Kurdistan, the beloved country cannot even cry 14.11.2007
By Ami Isseroff, Israel
November 14, 2007
I was not going to write about Kurdistan and the Kurds. That is because I am an Israeli and a Zionist. One way in which the cause of Kurdish self determination has been discredited in the Middle East is by claiming that it is all a plot by evil Zionists to dismember Arab states (since when are Turkey and Iran Arab states? ), or a plot by America to "punish" Turkish independence. If the Americans do not bomb the PKK into oblivion, they are "meddling" in the affairs of the Middle East and not doing their proper duty it seems.
I wasn't going to write, but I could not resist. The one-sided international lynch mob that has organized itself to deny rights to the Kurds of Turkey, and to help the Turkish government commit genocide, must be proested by someone.
Self determination of every people can be viewed as a "plot" to dismember some other country. The American revolution was a plot to dismember the British Empire, and the Indian struggle for freedom was another such plot. Self-determination for Syria and the Arabs was a British imperialist plot to dismember the Ottoman Turkish empire, wasn't it?
The "terror" of the PKK has a cause: the suppression of Kurdish language and culture in Turkey. Nobody is pressuring the Turkish government to give the Kurds what they want and what they deserve - real ethnic autonomy within Turkey. Nobody is even ready to admit that this is a right.
35 million Kurds have lived "since time immemorial" in northern Iran and Iraq, and in Eastern Turkey and Syria. Following World War I, they were promised independence by US President Wilson, but the promise was never implemented.
In Iraq, Kurds have won a measure of autonomy and they say they are satisfied with the present arrangement. If they are satisfied, then of course there is no reason to change the arrangement. It is not about dismembering Iraq at all as some make believe.
But in Turkey, the Kurds are not even taught their own language in public schools. Very reluctantly, under European pressure, the Turks agreed to allow some private schools that teach Kurdish. We can imagine the outcry that would issue from all the politically correct people if Israel did not provide education in Arabic for its Arab citizens, and offered such private schools as a 'concession.' Yet as regards the Kurds, everyone agrees that they have no rights. Gangsters who blow up mosques in Iraq are termed "fighters," but Kurds who fight Turkish soldiers are called "terrorists." The United States, ostensibly the only real friend of the Kurds, is reportedly supplying intelligence information to the Turkish airforce to enable them to hit PKK "terrorist" (or "insurgent" or "freedom fighter") targets in Iraq. An occupying power has an obligation to protect the population of an occupied area, not to invite others to bomb it. www.ekurd.net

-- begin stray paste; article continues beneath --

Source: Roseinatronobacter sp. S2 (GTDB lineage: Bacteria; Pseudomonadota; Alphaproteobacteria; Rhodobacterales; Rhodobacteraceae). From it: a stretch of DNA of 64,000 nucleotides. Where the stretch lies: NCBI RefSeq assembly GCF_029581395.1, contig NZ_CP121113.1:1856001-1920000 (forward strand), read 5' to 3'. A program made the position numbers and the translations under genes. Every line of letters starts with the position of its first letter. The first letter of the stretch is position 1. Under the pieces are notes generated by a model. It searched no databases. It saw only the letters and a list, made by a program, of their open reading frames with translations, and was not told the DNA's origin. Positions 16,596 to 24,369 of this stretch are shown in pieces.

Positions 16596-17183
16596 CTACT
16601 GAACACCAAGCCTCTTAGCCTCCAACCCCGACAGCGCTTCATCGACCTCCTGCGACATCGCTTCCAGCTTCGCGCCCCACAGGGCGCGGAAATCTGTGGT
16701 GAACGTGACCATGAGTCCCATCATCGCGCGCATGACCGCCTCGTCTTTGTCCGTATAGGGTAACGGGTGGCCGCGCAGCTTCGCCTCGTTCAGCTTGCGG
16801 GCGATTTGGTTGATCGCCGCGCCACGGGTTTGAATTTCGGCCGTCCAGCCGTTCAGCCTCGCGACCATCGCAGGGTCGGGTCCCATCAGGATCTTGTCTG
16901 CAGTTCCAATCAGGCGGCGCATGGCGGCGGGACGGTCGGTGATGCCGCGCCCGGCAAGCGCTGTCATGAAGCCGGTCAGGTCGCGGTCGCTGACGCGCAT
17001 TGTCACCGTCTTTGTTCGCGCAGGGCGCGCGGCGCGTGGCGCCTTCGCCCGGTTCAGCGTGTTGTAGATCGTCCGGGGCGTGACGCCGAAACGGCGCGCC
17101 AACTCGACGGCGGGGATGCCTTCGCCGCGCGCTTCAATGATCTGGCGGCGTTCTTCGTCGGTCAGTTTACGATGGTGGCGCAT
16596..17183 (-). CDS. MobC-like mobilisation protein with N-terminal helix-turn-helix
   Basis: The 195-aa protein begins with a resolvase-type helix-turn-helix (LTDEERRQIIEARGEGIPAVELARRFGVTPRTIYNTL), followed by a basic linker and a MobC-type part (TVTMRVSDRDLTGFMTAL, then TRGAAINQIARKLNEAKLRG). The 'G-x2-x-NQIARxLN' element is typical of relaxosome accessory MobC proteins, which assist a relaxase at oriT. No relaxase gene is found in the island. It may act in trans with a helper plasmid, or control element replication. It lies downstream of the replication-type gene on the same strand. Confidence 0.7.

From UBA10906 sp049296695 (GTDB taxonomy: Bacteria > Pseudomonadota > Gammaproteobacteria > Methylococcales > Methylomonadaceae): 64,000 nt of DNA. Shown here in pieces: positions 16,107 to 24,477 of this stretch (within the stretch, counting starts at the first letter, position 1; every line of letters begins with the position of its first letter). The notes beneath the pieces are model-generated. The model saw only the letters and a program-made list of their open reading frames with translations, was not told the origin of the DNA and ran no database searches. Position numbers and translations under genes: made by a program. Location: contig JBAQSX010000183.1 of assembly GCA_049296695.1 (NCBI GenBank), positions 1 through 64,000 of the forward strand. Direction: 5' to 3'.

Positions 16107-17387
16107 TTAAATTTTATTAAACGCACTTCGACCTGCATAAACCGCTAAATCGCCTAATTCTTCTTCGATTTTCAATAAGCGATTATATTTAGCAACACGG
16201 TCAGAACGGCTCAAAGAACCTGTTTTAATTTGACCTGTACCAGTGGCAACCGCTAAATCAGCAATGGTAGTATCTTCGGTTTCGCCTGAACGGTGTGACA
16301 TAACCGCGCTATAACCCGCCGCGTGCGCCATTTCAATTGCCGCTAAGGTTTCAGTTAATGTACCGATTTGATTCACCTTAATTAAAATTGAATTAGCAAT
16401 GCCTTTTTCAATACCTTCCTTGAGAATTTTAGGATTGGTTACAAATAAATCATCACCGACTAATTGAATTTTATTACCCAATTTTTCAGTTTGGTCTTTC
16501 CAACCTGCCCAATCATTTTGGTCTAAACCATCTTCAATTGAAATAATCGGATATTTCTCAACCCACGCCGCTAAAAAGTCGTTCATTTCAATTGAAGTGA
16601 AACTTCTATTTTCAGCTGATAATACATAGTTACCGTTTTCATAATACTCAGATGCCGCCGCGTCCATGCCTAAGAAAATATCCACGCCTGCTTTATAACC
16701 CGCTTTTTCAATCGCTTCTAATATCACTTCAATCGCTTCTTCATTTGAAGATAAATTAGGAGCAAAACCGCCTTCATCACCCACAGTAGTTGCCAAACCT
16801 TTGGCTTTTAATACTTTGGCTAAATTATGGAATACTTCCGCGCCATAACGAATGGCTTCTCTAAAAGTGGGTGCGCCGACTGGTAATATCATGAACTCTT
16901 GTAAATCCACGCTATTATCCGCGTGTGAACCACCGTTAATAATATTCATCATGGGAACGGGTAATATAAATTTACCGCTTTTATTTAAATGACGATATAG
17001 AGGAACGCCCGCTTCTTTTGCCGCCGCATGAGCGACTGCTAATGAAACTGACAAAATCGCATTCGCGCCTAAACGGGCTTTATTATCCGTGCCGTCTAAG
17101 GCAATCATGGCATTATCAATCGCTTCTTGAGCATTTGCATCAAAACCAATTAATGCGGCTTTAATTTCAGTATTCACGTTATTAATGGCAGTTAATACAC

The Kurds are the stray fringes of the dirty little secret of the Middle East and North Africa: Many of the independent states created by the withdrawal of Western colonialism, simply reinstated older Arab and Muslim colonialism, stifling the legitimate right to self determination of native peoples. Most of you never heard of the Amazigh and the other native peoples of North Africa, who probably constitute the majority of the North African population, and who are denied the right to develop their own culture and language and relegated to the pejorative status of "Berbers." Of course you know what Berbers are, right? Everyone knows who Berbers are. But they don't know that "Berber" is a word that is not much better than n*gger. In Egypt, Lebanon, Syria, Saudia Arabia, Iran, Tunisia, Algeria, Morocco and elsewhere, there are national and religious minorities that have been brutally supressed. Not surprisingly, the word "self-determination" makes "politically correct" Middle East pundits very very nervous, except when it is applied to the Arabs of Palestine, or the Oozlebarts of Iraq.
According to the dogma of the politically correct, suppression of national rights must lead to violence and terror. The result of suppressing the national rights and aspirations of all these people must eventually produce bigger and better PKK terrorist movements, as well as nationalist and separatist movements throughout the Middle East and North Africa. Even if you don't believe that, you must surely see the justice of allowing each people self determination. There is room in the community of nations for a Jewish state and a Palestinian state, a Czech state and an East Timor state, a Bangladesh and a Pakistan. There was room enough for everyone. Except that when the turn of the Kurds came, it turned out that there is no room at the inn, and they must be ignored and condemned.